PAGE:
Baby Slings Were a Thing 10,000 Years Ago, New Discovery Reveals
A team of archaeologists have studied the remains of a 10,000-year-old baby with high technology. Their new paper not only found signs of ritual burial, but it reveals that baby carriers, or baby slings, were in use at the end of the last Ice Age.
In December last year Ancient Origins reported on a study published in Scientific Reports conducted by team of Italian archaeologists and paleoanthropologists studying Neve, a 10,000-years-old baby girl’s skeleton. Discovered at the cave site of Arma Veirana in Liguria, northwestern Italy, the baby was buried with over 70 pierced shell beads, four shell pendants and an eagle-owl talon. These grave goods suggested she has been treated very carefully after dying, if not ritually buried.
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Now, another team of scientists from Université de Montréal has looked closer at the baby’s remains and the surrounding shells and beads. Not only did they find evidence of a burial ritual, but CT scans of the beads and shells led them to conclude that “baby carriers” were being used at the end of the last ice age.
The ancient baby sling was found at the Arma Vierana cave in northern Italy where the Mesolithic infant and her shell beads were found by the research team. (Jamie Hodgkins / University of Colorado Denver)
The Rarity of Baby Remains in Archaeology
Of course, or obviously, mothers have carried their young since the dawn of human evolution. But because the natural materials that were used to make baby slings have rotted away, archaeology is void of such devices. This means that up until now all theories as to how babies were transported back of forth were pure speculation.
Because baby burials are so exceptionally rare, archaeology stood still in 2018 when the 6,000-year-old remains of a baby were discovered in the Netherlands. Cradled in the arm of the woman believed to be its mother, this baby was probably newborn and certainly no older than six months old. However, the latest study focuses on a baby that was buried all on its own and it demonstrates how babies were cared for by prehistoric communities.
Artistic reconstruction of the Arma Veirana burial. On studying remains, experts have concluded that they provide evidence of the use of an ancient baby sling. (Mauro Cutrona / CC BY 4.0)
The First Evidence of Baby Carrying
The world's oldest known child was discovered in 2020 in north Ethiopia's badlands along the Great Rift Valley, in East Africa. The 3-year-old skeleton dated back 3.3 million years and belonged to the primitive human species Australopithecus afarensis. A National Geographic article about this find claimed it was arguably “more important” than Lucy, the early australopithecine dated to about 3.2 million years ago discovered in Hadar, Ethiopia.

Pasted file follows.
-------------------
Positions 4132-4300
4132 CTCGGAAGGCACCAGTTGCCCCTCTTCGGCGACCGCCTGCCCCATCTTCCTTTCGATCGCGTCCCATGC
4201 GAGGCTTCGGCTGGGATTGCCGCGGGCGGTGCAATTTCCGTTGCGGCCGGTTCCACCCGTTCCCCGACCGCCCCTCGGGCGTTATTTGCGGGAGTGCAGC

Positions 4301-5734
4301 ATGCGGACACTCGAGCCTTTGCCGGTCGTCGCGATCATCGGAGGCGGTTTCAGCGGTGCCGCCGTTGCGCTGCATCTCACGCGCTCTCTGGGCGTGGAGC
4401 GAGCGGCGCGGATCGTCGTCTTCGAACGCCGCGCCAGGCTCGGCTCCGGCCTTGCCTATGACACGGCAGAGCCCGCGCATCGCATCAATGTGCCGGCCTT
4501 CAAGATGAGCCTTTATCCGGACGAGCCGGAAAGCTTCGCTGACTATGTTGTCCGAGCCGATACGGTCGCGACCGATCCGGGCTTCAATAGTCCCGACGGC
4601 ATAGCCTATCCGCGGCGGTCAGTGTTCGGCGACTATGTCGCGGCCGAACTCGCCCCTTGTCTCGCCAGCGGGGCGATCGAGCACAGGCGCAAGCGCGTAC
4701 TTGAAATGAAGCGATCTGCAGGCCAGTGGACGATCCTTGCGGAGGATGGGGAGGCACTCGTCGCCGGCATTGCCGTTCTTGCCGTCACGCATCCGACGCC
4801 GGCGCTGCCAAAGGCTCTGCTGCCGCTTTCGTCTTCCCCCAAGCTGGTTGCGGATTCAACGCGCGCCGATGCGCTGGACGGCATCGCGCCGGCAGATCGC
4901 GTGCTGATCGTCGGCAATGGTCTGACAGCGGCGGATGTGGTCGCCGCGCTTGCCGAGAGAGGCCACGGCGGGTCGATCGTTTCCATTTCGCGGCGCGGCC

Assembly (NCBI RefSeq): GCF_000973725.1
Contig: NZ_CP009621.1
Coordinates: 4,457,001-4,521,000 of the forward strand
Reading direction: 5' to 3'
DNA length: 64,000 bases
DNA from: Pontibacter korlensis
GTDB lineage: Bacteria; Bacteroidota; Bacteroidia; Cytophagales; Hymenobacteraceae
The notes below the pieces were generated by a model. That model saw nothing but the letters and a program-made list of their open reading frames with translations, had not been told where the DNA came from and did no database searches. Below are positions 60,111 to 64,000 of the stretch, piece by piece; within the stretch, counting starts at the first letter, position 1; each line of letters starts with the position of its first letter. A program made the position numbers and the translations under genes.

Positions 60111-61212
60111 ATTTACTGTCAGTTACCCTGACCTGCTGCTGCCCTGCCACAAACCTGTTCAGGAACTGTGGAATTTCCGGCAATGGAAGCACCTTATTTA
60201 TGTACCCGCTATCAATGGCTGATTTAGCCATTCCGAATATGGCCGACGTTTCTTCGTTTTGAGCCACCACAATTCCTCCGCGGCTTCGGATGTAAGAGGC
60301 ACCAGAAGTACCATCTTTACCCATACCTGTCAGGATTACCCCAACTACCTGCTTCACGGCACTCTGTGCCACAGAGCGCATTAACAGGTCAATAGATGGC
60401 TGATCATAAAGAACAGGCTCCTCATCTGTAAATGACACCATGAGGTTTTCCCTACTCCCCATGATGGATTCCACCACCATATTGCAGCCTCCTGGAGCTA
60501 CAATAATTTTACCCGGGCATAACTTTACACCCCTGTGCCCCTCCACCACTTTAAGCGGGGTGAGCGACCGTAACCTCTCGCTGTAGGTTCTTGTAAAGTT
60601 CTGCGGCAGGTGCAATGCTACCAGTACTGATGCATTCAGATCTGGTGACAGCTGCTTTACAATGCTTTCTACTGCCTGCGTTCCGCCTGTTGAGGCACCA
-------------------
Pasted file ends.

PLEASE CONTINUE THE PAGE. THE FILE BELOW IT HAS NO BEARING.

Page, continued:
The new study was published in the Journal of Archaeological Method and Theory by Professor Claudine Gravel-Miguel, an Arizona State University (ASU) anthropologist working at the lab of UdeM anthropology professor Julien Riel-Salvatore. The paper presented the first evidence of “baby carrying” and explains how children were socially associated with their surrounding communities .
Field photographs depicting the baby sling ornaments as they were excavated in the ritual baby burial. (Journal of Archaeological Method and Theory / CC BY 4.0)
Guarding Babies from Evil?
In the new study Dr. Gravel-Miguel describes how the team created a high-definition 3D photogrammetry model of the baby’s burial site at the Arma Veirana Cave in Italy. MicroCT scans of the 70 plus beads and shells revealed the perforated marine shells, and four big perforated bivalve pendants, had been “sewn onto leather or cloth and wrapped around Neve” for her burial.
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Further analysis of the beads showed that most of them had been “heavily used,” way beyond what would occur naturally during Neve's 50 or 60 days of life. The last observation suggests someone else in the community had worn the beads and shells before they were used for Neve's burial wrap.
The researchers concluded that the beads and pendants “likely adorned Neve's carrier, which was buried with her.” The cloth or leathers withered away a long time ago leaving only the beads and shells as evidence of an ancient baby sling. The scientists speculate that perhaps the beads were considered to be some form of magical amulet, possibly thought of as protecting wearers against the “negative forces of evil.”
Top image: Mother with baby in a baby sling. Source: sandsun / Adobe Stock
By Ashley Cowie